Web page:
Delta 4 test to check tweaked ground software

Posted: September 22, 2002

Boeing is planning to run a crucial Delta 4 countdown test this week to check ground software, which officials hope will clear the way for a dramatic engine firing on the launch pad early next month.

Delta 4
Aerial view of Delta 4 rocket on pad 37B. Photo: Boeing
Late last month, during the first full-up countdown simulation known as a Wet Dress Rehearsal, engineers uncovered trouble with software designed to automate some activities during the countdown.

Debugging of that software has been completed and officials want to prove the problems are fixed by conducting a "tanking test" in which the rocket is fully fueled at Cape Canaveral's Complex 37B. Boeing had initially envisioned performing that test a week-and-a-half ago but new concerns were raised with the timing of computer software.

"We have resolved all of problems on the automation," Delta 4 Launch Director Joy Bryant said in an interview Friday. "And in our last validation in front of the tanking test we said 'you know, I'm not sure about this timing.' So we decided to be a little bit more cautious and work on it...and push off the tanking test."

Officials say they will take as much time as necessary to correct any glitches to ensure the Delta 4 rocket is successful on its maiden voyage. The new rocket was developed as part of the Air Force's Evolved Expendable Launch Vehicle program aimed at affordable and reliable access to space.

"We had multiple issues and we were ticking those and we resolved all of those. The residual one is this timing. We want the guys to go look at it and validate that they are comfortable with the timing sequence," Bryant said. "I want to make sure they are happy before we move forward."

Bryant said various contractors have been looking at their ground systems to see what is causing latency in the software timing.

"One of the routines that we do is to monitor engine position. The sample rate for monitoring that engine position was up around 300 samples per second -- extremely high. It doesn't need to be that high. And the timing of all of those samples being handled by the ground system is slowing down the latency of that sub-routine such that its timing is longer than we expected," Bryant explained in citing an example of the timing issue.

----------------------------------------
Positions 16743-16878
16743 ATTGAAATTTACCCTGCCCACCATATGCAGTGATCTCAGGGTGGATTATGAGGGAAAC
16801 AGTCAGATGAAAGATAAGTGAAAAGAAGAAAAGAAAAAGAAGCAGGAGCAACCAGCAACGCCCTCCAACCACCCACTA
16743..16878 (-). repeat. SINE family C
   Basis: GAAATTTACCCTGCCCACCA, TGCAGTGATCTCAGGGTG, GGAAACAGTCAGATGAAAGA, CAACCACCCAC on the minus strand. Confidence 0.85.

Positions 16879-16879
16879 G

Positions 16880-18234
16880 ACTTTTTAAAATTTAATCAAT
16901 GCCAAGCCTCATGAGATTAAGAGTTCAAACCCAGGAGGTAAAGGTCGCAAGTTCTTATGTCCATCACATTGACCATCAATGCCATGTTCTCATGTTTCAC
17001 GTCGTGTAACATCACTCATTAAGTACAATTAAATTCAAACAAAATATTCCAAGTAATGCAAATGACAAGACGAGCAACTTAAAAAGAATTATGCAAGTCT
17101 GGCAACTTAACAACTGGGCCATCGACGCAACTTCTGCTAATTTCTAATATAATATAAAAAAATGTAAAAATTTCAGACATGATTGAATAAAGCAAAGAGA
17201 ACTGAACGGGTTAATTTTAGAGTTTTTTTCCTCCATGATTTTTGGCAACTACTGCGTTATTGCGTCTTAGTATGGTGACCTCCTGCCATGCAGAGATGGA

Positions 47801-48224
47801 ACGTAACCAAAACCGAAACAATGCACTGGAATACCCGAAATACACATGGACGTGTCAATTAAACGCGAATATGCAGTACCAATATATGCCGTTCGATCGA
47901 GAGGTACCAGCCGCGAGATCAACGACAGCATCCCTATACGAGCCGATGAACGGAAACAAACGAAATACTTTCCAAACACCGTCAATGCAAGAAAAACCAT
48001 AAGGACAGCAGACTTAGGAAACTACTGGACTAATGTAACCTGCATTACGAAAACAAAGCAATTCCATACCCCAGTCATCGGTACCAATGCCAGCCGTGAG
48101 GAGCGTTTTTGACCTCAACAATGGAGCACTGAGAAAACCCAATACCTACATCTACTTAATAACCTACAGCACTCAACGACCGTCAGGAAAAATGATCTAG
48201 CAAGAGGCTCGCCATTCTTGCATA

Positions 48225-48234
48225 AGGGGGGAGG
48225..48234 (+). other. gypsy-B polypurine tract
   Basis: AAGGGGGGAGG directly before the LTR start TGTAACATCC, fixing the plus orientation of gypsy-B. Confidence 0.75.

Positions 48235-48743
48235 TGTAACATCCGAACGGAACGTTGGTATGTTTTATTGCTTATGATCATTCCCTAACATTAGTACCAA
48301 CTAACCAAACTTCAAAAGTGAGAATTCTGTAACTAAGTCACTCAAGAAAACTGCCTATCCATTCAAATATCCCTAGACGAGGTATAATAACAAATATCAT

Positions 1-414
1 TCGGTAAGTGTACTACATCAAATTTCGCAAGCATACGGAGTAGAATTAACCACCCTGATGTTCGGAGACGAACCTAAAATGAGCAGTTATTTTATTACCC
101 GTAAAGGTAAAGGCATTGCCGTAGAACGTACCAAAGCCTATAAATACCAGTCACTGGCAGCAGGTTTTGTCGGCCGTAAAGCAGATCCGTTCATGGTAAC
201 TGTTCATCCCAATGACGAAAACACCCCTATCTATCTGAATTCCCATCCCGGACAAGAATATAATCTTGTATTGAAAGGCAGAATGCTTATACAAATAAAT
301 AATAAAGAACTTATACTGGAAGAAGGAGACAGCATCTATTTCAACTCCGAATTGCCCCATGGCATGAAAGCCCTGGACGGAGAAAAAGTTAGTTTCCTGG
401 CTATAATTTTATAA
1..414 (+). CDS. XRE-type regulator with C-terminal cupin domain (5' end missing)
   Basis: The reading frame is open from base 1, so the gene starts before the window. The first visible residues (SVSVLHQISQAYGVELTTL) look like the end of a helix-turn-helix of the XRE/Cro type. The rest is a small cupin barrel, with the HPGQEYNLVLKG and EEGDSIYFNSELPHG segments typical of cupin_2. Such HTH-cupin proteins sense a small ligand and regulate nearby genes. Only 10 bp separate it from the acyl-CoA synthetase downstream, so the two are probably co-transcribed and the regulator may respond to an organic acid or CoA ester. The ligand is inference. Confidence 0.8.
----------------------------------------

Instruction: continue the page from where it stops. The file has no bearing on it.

Officials considered running the tanking test over the weekend but instead opted to shuffle the schedule of activities and slip the event a few more days to give technicians a chance to rest up.

"It's been slow but we are seeing good results. We were setting up to do a tanking test this weekend, having resolved two of those timing issues and I'm still comfortable that we've resolved those. But we've got a tired set of ground engineers," Bryant said.

"What we decided to do is pull (some engine firing preparations) to the left in the schedule, those things that we can do ahead of time such as ordnance installation, loading up our software for the vehicle, stuff that needs to be done and we had sequenced later.

"That will allow the software guys for the ground system to take a deep breath, look at all their data, their sequences, look at the configuration that they are in and make sure that they're happy going into the tanking test."

The tanking test could happen around the middle of this week.

The engine test, called the Flight Readiness Firing, is now expected to occur after the planned October 2 space shuttle launch. Both the FRF and shuttle liftoff require support from the Air Force-controlled Eastern Range, which needs time to reconfigure its systems from one event to the next.

The five-second engine firing is planned to show the computer software governing the final seconds of the countdown will work properly with the rocket and ground equipment. The liquid hydrogen/liquid oxygen-fed RS-68 engine, which has never flown before, will be ignited and build to 100 percent thrust before shutting down.

For now, Delta 4 remains slated for launch on November 3. Whether that date will hold will depend on how well activities proceed through the engine firing, Bryant said.

"We are burning our contingency time...By the time we get to FRF we will have done all of the procedures that go between FRF and launch. So we will be well practiced in each of those and we will have a good feel how much contingency time we should put in the schedule and how much we need.

"Right now I am comfortable that can meet the 3rd (of November)...But if we continue to be concerned with timing or if we have longer refurb after FRF, any of those things would tell me I need to put more contingency time in. There is not enough for significant impacts with FRF."

The inaugural Delta 4 flight will carry a commercial telecommunications satellite into orbit for Paris-based operator Eutelsat. The craft has arrived in Florida to begin its launch campaign.

The launch window on November 3 extends from 5:34 to 6:38 p.m. EST (2234-2338 GMT).

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